Proposed Regulations Published on Electing Small Business Trusts

| 5/9/2019
The Tax Cuts and Jobs Act (TCJA) amended the IRC to allow an electing small business trust (ESBT) with a nonresident alien (NRA) potential current beneficiary (PCB) to be an eligible S-corporation shareholder. Generally, a PCB is any person who is entitled to or, at the discretion of any person, may receive a distribution from the principal or income of the ESBT. A PCB may include a deemed owner of a grantor trust that elects to be an ESBT. This amendment prevents the change in immigration status of an ESBT PCB from jeopardizing the S-corporation status of the entity in which the ESBT is a shareholder.

Current rules allow income from an S corporation with an ESBT shareholder to escape federal income tax if an NRA is the deemed owner (grantor) of the ESBT under the grantor trust rules. On April 19, 2019, the U.S. Department of the Treasury and the IRS published proposed regulations to make certain that S-corporation income remains subject to federal income tax in these situations. These rules are proposed to be effective retroactively for ESBTs after Dec. 31, 2017. Comments and requests for a public hearing are due June 3, 2019.


Subchapter S of the IRC permits a corporation to elect to be treated as a small business corporation if it satisfies specific requirements, including the number and type of shareholders. Only specified types of trusts, including ESBTs, are eligible to be an S-corporation shareholder. Each PCB of an ESBT is treated as a separate S-corporation shareholder.

An ESBT that owns the stock of an S corporation or other property is treated as if there are two separate trusts – an S portion and a non-S portion. The S portion, consisting solely of S-corporation stock, is treated as a separate trust and taxed at the highest income tax rate applicable to trusts. The non-S portion of the ESBT also is treated as a separate trust and taxed at the rate applicable under the normal trust income taxation rules. If, however, a portion of an ESBT is treated as owned by a grantor of the ESBT, the grantor trust rules apply, and the grantor, rather than the trust, is taxable on the grantor portion of the ESBT.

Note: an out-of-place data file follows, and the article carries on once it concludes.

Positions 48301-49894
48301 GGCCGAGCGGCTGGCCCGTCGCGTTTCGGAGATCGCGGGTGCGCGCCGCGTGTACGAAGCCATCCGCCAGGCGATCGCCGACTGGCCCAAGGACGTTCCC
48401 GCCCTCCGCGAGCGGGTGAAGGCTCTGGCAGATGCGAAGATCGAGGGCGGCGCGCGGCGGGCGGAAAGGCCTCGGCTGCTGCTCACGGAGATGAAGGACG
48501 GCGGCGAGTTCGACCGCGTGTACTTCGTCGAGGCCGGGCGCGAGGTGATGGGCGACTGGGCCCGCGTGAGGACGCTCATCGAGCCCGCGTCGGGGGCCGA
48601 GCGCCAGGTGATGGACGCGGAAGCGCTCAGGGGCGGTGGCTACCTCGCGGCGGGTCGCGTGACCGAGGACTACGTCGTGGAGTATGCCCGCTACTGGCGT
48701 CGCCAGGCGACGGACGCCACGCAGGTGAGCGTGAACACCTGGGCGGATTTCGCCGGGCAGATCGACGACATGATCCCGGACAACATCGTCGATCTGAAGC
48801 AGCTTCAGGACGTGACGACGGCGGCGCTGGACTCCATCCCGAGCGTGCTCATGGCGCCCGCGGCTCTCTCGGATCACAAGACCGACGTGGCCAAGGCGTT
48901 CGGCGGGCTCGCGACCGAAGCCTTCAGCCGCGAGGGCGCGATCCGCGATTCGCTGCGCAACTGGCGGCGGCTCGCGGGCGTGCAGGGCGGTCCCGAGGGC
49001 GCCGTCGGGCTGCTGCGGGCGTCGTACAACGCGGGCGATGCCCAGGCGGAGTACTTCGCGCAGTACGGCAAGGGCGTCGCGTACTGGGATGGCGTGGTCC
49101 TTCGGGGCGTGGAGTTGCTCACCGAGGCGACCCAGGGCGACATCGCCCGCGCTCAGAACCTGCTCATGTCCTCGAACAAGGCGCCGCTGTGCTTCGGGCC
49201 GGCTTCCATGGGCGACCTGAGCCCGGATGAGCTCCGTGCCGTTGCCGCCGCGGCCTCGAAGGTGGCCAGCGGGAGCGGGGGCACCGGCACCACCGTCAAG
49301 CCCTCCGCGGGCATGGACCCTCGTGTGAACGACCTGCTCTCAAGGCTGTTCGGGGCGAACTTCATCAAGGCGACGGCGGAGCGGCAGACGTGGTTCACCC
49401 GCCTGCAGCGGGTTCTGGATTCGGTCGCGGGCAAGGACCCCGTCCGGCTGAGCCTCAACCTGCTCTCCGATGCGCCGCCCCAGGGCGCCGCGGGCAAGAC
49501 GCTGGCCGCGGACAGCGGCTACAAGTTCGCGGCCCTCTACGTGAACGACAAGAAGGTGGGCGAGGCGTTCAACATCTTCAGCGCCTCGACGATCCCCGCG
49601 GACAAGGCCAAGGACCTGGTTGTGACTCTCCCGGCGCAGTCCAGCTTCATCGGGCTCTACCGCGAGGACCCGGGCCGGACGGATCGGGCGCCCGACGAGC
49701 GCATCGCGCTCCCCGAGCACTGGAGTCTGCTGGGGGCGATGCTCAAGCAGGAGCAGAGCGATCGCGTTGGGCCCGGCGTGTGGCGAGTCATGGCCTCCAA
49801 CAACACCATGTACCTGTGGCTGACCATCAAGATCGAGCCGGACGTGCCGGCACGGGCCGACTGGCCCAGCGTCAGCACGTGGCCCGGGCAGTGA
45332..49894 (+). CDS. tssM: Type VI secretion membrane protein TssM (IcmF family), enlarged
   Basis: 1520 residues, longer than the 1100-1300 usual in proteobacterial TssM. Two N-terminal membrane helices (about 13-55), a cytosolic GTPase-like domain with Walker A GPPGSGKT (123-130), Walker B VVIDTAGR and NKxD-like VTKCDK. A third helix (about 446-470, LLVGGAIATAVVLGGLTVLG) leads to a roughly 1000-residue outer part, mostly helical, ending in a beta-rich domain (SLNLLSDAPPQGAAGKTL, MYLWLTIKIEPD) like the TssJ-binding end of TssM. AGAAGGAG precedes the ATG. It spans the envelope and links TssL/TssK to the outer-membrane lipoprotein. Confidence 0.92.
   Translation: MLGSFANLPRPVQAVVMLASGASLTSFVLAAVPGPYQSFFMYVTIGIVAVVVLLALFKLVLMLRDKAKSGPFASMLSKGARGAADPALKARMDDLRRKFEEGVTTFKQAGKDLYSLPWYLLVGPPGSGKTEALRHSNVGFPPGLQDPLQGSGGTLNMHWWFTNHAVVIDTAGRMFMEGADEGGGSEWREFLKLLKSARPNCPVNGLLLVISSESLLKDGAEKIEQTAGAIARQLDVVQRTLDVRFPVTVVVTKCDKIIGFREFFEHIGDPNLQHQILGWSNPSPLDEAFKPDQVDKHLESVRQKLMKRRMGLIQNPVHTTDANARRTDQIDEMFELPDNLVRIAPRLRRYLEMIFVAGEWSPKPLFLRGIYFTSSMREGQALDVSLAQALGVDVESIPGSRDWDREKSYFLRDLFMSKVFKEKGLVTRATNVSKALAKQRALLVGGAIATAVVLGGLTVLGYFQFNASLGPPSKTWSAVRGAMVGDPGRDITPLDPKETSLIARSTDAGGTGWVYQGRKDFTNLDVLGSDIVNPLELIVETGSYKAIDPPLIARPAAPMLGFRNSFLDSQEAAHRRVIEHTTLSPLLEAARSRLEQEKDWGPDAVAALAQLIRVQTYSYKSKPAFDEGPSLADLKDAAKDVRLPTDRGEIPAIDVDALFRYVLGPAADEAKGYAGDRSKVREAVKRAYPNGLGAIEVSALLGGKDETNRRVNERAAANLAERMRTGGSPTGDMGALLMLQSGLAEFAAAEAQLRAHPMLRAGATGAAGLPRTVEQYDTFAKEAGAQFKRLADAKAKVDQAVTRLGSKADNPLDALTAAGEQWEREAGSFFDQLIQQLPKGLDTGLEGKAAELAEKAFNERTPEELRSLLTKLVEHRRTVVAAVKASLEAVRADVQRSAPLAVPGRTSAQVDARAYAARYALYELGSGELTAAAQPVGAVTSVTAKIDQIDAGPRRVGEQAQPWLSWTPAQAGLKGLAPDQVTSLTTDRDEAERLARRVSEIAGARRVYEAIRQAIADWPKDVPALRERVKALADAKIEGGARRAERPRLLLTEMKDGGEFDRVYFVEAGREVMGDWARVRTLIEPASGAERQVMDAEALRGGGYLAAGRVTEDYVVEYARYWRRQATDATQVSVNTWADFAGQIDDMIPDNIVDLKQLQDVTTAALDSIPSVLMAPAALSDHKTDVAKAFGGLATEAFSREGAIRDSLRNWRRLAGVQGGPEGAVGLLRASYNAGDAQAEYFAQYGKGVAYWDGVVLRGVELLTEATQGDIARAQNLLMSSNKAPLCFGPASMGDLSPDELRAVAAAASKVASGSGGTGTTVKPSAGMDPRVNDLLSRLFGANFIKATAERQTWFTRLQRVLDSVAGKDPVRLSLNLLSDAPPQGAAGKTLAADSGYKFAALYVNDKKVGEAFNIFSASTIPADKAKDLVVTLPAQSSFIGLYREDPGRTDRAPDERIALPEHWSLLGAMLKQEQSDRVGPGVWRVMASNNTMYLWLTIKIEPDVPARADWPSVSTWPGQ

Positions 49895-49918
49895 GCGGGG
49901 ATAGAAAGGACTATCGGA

Under these rules, if an NRA is the grantor with respect to the S portion of an ESBT, income from the S corporation passes through to the NRA rather than being taxed to the trust at the highest trust rate. Under certain circumstances, this situation could allow some S-corporation income, such as foreign-sourced income or income not effectively connected to a U.S. trade or business, to escape federal income tax when the income passes from a domestic ESBT to the NRA grantor. Additionally, if the NRA grantor is a resident of a country with which the United States has an income tax treaty, U.S. source income of the S corporation also might be exempt from tax or subject to a lower rate of tax.

Proposed regulations

The proposed regulations are intended to ensure that the TCJA amendments allowing an NRA to be a PCB of an ESBT do not result in S-corporation income escaping U.S. taxation. The proposed regulations provide that if an NRA is grantor of all or a portion of an ESBT, the grantor portion of the net income of the ESBT must be reallocated to the S portion of the ESBT. This results in the S-corporation income being taxed to the ESBT at the highest trust rate rather than passing through to the NRA and potentially escaping U.S. tax.

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